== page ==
Students facing Title IX disciplinary proceedings, as well as criminal investigations (and possible PFA hearings), as a result of alleged sexual misconduct in a college setting must navigate a complicated terrain of overlapping legal issues. Greater uniform protections in Title IX campus disciplinary processes arrived with the implementation of the Department of Education’s Title IX regulations in 2020, colleges have found ways permitted by those same regulations to limit the rights afforded to their students by shuttling matters into non-Title IX proceedings usually with fewer protections for accused students.
This already complicated terrain is likely to worsen, as the Department of Education’s recently proposed Title IX regulations, if enacted as written, give permission to universities to strip students of important procedural rights they have under the current regulations, including the right to a live hearing with direct cross examination. Understanding the constellation of legal challenges students face, as well as having a thorough understanding of a college’s Title IX and related policies and the current and forthcoming Title IX regulations, is critical to navigating this terrain.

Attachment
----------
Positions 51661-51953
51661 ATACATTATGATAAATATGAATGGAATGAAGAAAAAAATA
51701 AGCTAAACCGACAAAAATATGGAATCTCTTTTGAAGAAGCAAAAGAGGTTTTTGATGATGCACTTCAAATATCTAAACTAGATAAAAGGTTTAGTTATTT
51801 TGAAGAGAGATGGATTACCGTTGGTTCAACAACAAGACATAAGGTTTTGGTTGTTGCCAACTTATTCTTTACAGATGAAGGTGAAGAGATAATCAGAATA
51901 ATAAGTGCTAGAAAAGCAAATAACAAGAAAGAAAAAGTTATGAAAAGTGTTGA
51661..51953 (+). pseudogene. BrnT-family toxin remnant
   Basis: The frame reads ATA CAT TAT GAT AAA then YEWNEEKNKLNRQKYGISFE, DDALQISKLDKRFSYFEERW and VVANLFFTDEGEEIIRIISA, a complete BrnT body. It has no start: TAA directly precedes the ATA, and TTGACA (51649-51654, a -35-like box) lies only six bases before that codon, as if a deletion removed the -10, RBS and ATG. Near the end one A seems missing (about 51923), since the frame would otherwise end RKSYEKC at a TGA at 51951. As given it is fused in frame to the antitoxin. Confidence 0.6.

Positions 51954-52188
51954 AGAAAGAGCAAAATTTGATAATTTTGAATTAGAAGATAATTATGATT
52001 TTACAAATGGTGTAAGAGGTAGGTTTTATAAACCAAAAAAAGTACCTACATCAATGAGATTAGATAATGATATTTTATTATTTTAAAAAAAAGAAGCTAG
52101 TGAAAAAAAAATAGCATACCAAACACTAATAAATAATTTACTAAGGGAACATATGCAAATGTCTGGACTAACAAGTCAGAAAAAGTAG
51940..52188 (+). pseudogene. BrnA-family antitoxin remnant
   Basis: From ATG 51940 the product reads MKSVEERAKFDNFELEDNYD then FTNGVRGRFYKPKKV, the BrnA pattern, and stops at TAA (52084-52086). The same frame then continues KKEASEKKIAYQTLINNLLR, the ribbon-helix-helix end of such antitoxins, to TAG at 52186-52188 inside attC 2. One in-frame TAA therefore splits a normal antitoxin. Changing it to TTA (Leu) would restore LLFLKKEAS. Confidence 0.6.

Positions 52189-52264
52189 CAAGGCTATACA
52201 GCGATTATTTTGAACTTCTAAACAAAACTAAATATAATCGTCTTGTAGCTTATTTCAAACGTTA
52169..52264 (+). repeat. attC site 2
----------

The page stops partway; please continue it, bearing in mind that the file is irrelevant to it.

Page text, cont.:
Co-Chairs of the Title IX and Campus Discipline practice, Patricia Hamill and Lorie Dakessian, have authored an article published by PACDL which addresses the key considerations:
- Considerations regarding complainants’ parallel courses of action
- Considerations regarding college processes
- Considerations regarding the new proposed regulations – a roll back of rights
In order for attorneys to protect clients involved in Title IX disciplinary processes, insist on the right to a fair process, and to establish a record for possible later civil litigation against the college, attorneys must be well versed both in the current and evolving Title IX regulatory framework, as well as case law interpreting the regulations and contractual obligations of universities in conducting disciplinary processes.
While the 2020 Title IX regulations provided a good start for fairer processes for all parties involved in campus cases, several key protections the authors believe are essential for respondents to fully defend themselves are now in jeopardy as a result of the new proposed regulations, which we expect to take effect in 2023.